The device is held in situ with a positioning system (PS) that also provides remote linear and rotational motion of the device within the prostatic urethra. A treatment delivery console (TDC) includes customized software to outline the target prostate boundary during planning, monitor the thermal therapy delivery in real time during treatment, and implement the proprietary temperature feedback control algorithm.
Mechanism of action
Transmitting ultrasonic energy continuously raises tissue temperature at the focal point in the body. The level and duration of this temperature elevation is quantified as the tissue’s “thermal dose.”
Thermal effects can be used to create either a low level thermal rise over several hours (local hyperthermia) or, conversely, a short, highly localized high temperature rise that cooks the tissue (thermal ablation). The graph below illustrates different levels of thermal dose and their biological outcome.
Focused ultrasound’s thermal ablation effect may be used to non-invasively treat a variety of clinical conditions, including symptomatic uterine fibroids; tumors in the prostate, breast, and liver; low back pain; and brain disorders such as essential tremor, Parkinson’s disease, and epilepsy.
Thermal ablation allows for cell death in a targeted area with minimal damage to the surrounding normal tissue. Tissue damage can be accurately controlled, and magnetic resonance imaging allows for the monitoring of temperature in real time. Depending on the equipment and parameters used, high-intensity exposure to focused ultrasound can occur in a volume as small as a grain of rice (10 cubic millimeters). This allows for an extremely localized treatment and a sharp border between treated and untreated areas.
Mechanical tissue destruction
The non thermal effects of focused ultrasound can also be used for the destruction of tissue in a precise location.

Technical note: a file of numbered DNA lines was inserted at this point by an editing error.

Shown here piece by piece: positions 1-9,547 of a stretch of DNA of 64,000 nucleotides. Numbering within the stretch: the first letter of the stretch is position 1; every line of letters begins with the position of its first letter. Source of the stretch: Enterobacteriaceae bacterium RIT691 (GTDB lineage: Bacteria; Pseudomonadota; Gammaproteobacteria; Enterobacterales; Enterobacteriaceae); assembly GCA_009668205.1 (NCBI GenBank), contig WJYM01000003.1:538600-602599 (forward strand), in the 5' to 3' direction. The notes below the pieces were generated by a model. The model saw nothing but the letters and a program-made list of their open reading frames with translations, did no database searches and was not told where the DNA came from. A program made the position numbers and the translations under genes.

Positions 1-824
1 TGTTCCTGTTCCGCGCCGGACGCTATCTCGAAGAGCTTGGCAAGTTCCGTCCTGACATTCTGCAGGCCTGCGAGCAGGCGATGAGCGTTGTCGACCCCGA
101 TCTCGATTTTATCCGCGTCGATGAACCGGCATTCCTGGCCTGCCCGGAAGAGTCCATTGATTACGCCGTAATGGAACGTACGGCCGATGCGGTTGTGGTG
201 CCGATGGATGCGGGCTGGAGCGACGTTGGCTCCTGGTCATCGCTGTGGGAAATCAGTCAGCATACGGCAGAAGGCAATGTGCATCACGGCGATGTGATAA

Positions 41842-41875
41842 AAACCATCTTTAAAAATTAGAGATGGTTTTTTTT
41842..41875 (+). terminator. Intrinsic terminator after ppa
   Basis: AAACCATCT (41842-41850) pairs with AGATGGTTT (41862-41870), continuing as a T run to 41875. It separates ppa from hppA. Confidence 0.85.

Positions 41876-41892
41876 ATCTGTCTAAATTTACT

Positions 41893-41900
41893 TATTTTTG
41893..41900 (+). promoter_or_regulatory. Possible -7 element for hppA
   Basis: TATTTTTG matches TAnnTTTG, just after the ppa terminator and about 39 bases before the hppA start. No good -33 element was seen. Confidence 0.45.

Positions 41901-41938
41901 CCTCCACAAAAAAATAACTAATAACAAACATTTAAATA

As ultrasound propagates through tissue, it interacts with dissolved gases in a process known as cavitation. In its stable form, cavitation forms as oscillating bubbles of gas.
When ultrasound is used at high enough intensities, these bubbles can be made to collapse and release an enormous amount of pressure. This phenomenon, known as inertial cavitation, releases a shockwave capable of causing damage and even liquefying cells. The use of inertial cavitation to destroy regions of tissue is known as histotripsy, and is usually the compounded effect of multiple cavitation collapses.
In procedures, microbubbles will often be injected into a targeted location to negate the need for their spontaneous generation. This lowers the threshold for inertial cavitation and aids in the process of histotripsy.
Histotripsy has been used to generate lesions with sharp borders and completely liquefy tumors. Microbubbles are clearly visible with the use of ultrasound imaging which allows for the accurate targeting of a region of tissue. As thermal effects are kept minimal through the use of pulsed focused ultrasound, the destruction of tissue through inertial cavitation can be a precise process that causes minimal damage to surrounding tissue.
Research, Development, and Commercialization
Some applications of the technology are approved for commercial use and are available in medical treatment centers around the world. Other uses are still undergoing research, with opportunities for patients to participate in clinical trials at leading medical research institutions. Even more potential uses of the technology are in the early stages of technical research.
The following charts summarize the state of research and regulatory approval of focused ultrasound for nearly 50 medical conditions around the globe.